I can’t fathom the wizardry the legends at Nintendo EAD had devised, but I’ve never felt more attuned to a racing experience than when I’m bobbing, carving, cresting, and jostling my watercraft through the game’s organically fluid, yet unpredictable wavescapes. It’s perfect to the point that real life water feels less natural, somehow. Infusing that feeling and those physics with the game’s dazzling courses and vibrant aesthetics, Wave Race 64 is an instant recipe for summer vibes.
Today, Wave Race 64 remains wholly unique. For all its design and technical accomplishments, we were never destined to see many games like it. These days, generations of Nintendo consoles come and go without official acknowledgement of its existence, let alone an update or follow up. Was it a dream? Because it still plays like one.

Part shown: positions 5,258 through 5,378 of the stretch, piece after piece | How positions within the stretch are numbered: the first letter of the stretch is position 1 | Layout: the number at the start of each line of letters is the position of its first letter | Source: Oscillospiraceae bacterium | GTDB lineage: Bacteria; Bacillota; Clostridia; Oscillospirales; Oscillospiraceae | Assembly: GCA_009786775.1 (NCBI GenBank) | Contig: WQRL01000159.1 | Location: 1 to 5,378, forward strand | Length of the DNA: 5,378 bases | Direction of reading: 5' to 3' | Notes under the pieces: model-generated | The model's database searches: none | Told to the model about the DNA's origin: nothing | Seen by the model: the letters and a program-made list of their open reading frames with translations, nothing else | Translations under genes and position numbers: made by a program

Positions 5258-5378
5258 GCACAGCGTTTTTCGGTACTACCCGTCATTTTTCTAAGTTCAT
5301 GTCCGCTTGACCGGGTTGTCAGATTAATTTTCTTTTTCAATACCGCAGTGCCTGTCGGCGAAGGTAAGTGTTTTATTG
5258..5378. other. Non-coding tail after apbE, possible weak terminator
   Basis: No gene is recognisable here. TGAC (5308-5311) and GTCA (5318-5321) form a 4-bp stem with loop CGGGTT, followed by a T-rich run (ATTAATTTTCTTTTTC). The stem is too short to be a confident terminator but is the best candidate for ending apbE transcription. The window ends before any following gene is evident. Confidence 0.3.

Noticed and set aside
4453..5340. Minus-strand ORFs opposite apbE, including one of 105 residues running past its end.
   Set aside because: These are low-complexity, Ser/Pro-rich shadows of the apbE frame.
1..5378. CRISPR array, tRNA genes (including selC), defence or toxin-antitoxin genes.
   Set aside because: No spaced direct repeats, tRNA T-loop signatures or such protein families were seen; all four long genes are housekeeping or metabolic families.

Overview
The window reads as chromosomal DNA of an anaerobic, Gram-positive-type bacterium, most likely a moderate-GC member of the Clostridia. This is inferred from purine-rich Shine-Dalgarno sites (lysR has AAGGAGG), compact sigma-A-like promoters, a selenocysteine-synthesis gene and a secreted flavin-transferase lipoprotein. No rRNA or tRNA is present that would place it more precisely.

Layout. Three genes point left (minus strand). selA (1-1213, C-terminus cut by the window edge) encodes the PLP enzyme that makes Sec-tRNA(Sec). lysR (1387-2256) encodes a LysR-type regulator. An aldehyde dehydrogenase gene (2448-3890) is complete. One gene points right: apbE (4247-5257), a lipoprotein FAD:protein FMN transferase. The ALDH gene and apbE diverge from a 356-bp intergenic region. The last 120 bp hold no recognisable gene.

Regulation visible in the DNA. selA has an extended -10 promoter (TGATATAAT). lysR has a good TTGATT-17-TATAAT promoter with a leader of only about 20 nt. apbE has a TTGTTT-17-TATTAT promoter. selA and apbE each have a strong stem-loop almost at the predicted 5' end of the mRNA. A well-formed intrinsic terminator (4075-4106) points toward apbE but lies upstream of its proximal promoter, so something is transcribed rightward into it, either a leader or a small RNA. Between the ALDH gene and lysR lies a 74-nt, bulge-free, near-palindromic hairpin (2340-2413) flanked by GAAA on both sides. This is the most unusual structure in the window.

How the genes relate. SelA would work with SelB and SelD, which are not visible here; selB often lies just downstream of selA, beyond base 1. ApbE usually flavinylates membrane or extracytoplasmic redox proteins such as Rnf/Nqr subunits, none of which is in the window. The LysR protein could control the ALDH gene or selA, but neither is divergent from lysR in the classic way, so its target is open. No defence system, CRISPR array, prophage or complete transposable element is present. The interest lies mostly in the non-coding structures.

That said, Wave Race 64 continues to hold up so spectacularly well today, it’s probably fine that we never got another one.
Hydro Thunder Hurricane
I love the Hydro Thunder series but all this virtual vacationing has tuckered me out. As much as I’d love to ramble on about these awesome games, my brain has run out of juice. They’re pretty neat, though.